Bible translations commonly adopt primarily one of two philosophies for determining the correct English translation of the Hebrew or Greek text. The first is “formal equivalence” or “word-for-word.” Here the translator takes each Hebrew or Greek word and attempts to translate it into the equivalent English word. An alternative approach is “dynamic equivalence” or “thought-for-thought.” In this case, the translator first attempts to determine the meaning of a complete phrase in the original language, then picks the English words that best convey the same meaning. The translators of the Holman Christian Standard Bible (and perhaps other translations) have opted to use “optimal equivalence” which might be explained as “as literal as possible, as free as necessary.”
I like the idea of “optimal equivalency.” The way I would phrase it is, “word-for-word as much as possible, unless it produces confusion.” I tried to think of an example where a word-for-word translation would create confusion, and although it’s not a great example, consider the following scenario: let’s say I’m translating the phrase “la bota negra” from Spanish to English. I look up each word in the Spanish-English dictionary, and I see that la=the, bota=boot, and negra=black. So the literal English translation would be “the boot black.” According to the American Heritage Dictionary, a boot-black is “a person who cleans and polishes shoes for a living.” However, anyone familiar with Spanish knows that the modifier (adjective) comes after the noun, whereas in English we put the modifier in front of the noun, so the correct English translation would be “the black boot.” This would be a case where a truly literal word-for-word translation would be a bad idea. Then, of course, sometimes a truly literal word-for-word translation isn’t even possible, because there is no one-to-one correspondance of the Greek or Hebrew word with an English word.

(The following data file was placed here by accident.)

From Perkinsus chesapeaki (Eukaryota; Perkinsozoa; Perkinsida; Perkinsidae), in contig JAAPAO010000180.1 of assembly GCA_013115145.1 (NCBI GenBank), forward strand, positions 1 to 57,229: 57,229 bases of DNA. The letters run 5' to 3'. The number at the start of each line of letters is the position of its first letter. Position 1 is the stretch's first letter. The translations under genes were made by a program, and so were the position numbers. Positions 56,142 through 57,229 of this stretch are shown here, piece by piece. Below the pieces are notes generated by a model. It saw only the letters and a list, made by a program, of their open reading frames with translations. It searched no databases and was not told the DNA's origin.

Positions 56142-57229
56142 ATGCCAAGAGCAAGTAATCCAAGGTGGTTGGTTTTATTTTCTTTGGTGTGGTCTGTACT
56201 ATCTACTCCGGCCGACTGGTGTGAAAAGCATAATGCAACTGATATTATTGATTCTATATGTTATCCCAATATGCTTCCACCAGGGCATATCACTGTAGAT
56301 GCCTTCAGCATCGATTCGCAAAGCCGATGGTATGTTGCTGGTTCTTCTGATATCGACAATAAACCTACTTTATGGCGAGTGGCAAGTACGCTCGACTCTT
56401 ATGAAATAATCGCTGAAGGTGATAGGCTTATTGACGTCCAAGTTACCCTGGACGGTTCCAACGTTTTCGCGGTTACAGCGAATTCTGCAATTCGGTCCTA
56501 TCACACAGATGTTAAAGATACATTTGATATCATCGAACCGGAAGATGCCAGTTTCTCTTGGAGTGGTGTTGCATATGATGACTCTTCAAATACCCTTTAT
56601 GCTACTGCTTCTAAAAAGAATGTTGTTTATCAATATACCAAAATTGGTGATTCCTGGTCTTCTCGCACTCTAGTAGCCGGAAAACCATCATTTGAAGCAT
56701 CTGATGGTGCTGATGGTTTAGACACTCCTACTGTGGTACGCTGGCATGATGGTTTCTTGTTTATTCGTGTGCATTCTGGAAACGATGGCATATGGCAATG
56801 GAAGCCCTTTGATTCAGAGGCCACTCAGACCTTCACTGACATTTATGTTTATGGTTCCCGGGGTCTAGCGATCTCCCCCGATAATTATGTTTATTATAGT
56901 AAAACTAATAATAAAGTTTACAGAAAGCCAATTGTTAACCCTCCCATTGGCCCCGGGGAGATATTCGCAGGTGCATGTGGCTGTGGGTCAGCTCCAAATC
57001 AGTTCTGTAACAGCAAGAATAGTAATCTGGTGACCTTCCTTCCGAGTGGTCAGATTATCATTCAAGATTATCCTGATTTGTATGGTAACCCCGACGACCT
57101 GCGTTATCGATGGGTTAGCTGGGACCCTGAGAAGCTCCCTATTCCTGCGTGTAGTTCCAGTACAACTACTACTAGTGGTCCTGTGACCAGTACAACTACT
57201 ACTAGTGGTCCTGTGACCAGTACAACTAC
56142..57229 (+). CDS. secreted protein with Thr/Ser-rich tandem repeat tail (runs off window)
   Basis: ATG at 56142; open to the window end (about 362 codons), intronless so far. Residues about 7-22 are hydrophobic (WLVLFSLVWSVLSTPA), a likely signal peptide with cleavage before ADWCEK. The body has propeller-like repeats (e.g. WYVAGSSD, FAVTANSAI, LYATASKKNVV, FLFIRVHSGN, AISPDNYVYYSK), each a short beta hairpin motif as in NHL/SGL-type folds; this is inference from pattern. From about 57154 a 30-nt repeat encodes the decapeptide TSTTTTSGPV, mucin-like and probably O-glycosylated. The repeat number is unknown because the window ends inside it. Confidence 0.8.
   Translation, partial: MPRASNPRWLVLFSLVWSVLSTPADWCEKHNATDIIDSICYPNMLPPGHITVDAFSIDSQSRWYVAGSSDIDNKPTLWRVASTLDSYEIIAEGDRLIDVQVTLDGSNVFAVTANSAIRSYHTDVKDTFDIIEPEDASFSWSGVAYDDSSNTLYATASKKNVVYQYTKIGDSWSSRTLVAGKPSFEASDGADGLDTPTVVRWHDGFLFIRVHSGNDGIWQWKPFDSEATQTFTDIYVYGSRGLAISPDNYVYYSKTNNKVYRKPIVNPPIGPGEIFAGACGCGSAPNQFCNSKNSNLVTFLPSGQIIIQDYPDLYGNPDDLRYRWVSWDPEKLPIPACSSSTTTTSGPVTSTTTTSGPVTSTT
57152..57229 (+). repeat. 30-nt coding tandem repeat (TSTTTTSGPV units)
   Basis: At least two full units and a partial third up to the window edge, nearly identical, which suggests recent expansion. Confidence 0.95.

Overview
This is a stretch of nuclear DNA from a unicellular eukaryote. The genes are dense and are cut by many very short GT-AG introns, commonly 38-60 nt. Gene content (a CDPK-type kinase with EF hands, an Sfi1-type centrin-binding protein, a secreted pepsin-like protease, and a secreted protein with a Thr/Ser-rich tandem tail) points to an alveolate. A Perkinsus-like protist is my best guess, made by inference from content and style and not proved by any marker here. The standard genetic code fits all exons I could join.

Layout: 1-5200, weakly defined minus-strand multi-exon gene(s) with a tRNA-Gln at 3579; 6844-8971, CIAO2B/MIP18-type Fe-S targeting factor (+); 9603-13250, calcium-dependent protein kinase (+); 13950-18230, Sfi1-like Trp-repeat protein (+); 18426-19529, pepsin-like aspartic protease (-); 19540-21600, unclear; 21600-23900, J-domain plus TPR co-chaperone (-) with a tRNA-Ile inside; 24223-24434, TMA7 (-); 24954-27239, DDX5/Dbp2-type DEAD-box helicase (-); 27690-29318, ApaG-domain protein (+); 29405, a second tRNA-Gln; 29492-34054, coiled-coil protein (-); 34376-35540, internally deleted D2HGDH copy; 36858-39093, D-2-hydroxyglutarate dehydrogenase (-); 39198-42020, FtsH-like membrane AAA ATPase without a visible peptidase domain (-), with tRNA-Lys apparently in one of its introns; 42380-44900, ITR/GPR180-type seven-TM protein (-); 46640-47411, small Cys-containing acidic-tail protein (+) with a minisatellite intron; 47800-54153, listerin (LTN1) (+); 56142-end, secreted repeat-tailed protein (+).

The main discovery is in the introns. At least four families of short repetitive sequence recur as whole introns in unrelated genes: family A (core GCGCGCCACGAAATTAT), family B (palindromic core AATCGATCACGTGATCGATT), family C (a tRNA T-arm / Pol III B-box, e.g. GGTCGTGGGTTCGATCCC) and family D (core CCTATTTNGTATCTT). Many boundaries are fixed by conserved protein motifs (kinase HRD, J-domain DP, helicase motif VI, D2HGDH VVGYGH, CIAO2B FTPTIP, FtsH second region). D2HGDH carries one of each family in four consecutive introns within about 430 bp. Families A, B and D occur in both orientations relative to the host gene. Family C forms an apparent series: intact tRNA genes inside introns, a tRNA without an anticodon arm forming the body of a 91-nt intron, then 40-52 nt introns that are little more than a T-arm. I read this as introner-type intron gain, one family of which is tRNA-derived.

There’s also the issue that what is clear to one person might be confusing to someone else. Something that might be easily understood by an English major might be quite confusing to someone who struggled to graduate highschool. In that case, there is certainly a place for a variety of translations at different reading levels. Unfortunately, simplifying a translation can also require sacrificing some accuracy sometimes.
What if the original language is confusing? Should the translator take his best stab at the intended meaning, or leave it ambiguous so the reader can take it either way? This is a judgement call that the translator has to make, in part depending on how much confidence he has in his ability to interpret the true intent of the passage.